The government is committed to combat climate change and to reduce UK emissions and has set key deadlines on landlords to play their part under the minimum energy efficiency standards (MEES).
The energy efficiency of all properties is measured by their energy performance certificate (EPC) rating which range from ‘A’ to ‘G’ with ‘A” being the most energy efficient and ‘G’ the least. MEES has been with us for several years now and has introduced step changes for energy efficiency standards and from 1st April 2023 further changes are due to come into force. From this date landlords of commercial properties will not be able to let, or continue to let, properties with an EPC rating of less than ‘E’, residential properties have been subject to this restriction since 1 April 2020. After 1st April 2023, any commercial property with an EPC rating of ‘F’ or ‘G’ cannot be let unless certain exemptions apply although the leases of any such properties that are let at this date will remain valid and in force but the landlord will be in breach of the MEES regulations and exposed to enforcement action and penalties which can be both financial and publication. Penalties can be levied in respect of each unlawful tenancy so in a multi-let building, financial penalties could very quickly add up.
There are further proposals to tighten the rules regarding emissions from the property sector even further by reducing the minimum standard a property must reach to be let to a ‘C’ rating from 2025 with the government wanting all properties to reach a ‘C’ rating by 2035 but looking closer ahead the changes due next year are likely to concern both landlords and tenants of both commercial and residential properties. Landlords will either need to register one of the limited exemptions, which are set out below, or upgrade their properties to comply. For larger landlords who have the resources to upgrade properties the changes may be less of a concern but for smaller landlords it is foreseeable that many will sell up and this will have an inevitable effect on the property value if it is not compliant. The UK has some of the oldest housing stock globally and this weekend’s FT quoted that only 42% of assessed housing in England currently reaches a ‘C’ rating and that a third of private rented homes were built before 1919 rendering them more difficult to upgrade so in summary there is a lot of work to be done if the 2025 deadline is to be achieved in the residential sector. This will also impact the commercial rented sector and the knock-on effect could make the squeeze on finding property to rent at a sensible price even more difficult for tenants.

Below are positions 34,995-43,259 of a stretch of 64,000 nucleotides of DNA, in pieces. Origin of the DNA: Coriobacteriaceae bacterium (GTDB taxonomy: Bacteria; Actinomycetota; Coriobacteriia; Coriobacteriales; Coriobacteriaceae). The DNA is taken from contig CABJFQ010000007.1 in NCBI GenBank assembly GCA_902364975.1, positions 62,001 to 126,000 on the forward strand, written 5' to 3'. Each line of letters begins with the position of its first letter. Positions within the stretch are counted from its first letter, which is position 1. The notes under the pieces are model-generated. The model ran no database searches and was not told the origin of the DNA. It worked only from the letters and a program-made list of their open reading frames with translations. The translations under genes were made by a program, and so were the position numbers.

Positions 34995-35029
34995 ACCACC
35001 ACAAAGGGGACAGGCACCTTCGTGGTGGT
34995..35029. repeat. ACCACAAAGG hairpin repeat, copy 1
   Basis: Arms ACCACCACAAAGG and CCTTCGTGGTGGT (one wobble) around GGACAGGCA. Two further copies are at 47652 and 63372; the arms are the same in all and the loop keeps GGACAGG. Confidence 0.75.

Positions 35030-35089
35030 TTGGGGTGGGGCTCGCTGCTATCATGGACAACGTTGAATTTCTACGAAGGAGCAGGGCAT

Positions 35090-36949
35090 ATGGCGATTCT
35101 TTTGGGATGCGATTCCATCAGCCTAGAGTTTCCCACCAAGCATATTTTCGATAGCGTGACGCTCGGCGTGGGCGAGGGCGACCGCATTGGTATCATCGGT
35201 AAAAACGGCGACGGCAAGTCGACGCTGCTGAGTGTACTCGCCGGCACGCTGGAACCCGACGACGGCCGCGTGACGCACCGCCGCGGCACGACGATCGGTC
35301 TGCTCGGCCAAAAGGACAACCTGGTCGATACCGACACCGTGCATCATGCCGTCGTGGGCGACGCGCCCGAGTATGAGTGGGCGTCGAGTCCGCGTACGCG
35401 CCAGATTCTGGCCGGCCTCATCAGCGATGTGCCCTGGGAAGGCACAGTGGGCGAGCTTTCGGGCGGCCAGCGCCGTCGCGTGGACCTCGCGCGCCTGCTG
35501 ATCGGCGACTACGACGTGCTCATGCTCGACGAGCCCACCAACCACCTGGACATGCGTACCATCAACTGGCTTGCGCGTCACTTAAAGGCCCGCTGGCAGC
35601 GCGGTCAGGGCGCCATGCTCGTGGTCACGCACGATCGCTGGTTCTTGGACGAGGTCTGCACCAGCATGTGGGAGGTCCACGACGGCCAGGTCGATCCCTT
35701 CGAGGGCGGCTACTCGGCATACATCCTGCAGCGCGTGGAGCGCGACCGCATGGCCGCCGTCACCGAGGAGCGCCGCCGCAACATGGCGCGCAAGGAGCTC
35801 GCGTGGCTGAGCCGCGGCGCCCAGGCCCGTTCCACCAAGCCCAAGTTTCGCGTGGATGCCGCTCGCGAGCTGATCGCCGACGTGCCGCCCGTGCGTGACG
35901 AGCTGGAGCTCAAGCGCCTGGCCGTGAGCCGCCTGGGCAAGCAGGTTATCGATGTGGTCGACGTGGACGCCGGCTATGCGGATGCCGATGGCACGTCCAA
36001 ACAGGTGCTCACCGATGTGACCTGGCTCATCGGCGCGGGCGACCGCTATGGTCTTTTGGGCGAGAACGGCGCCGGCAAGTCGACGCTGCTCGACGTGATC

What should I be doing?
So, as a commercial or residential landlord what should you be doing to prepare? The first step is to audit your portfolio and identify any property with an EPC rating less than ‘E’ and then to see what, if any, exemptions are available.
What exemptions can I apply for?
The key exemptions available to both residential and commercial landlords are set out below and to benefit from them landlords must register them on the PRS Exemptions Register before they can rely on them: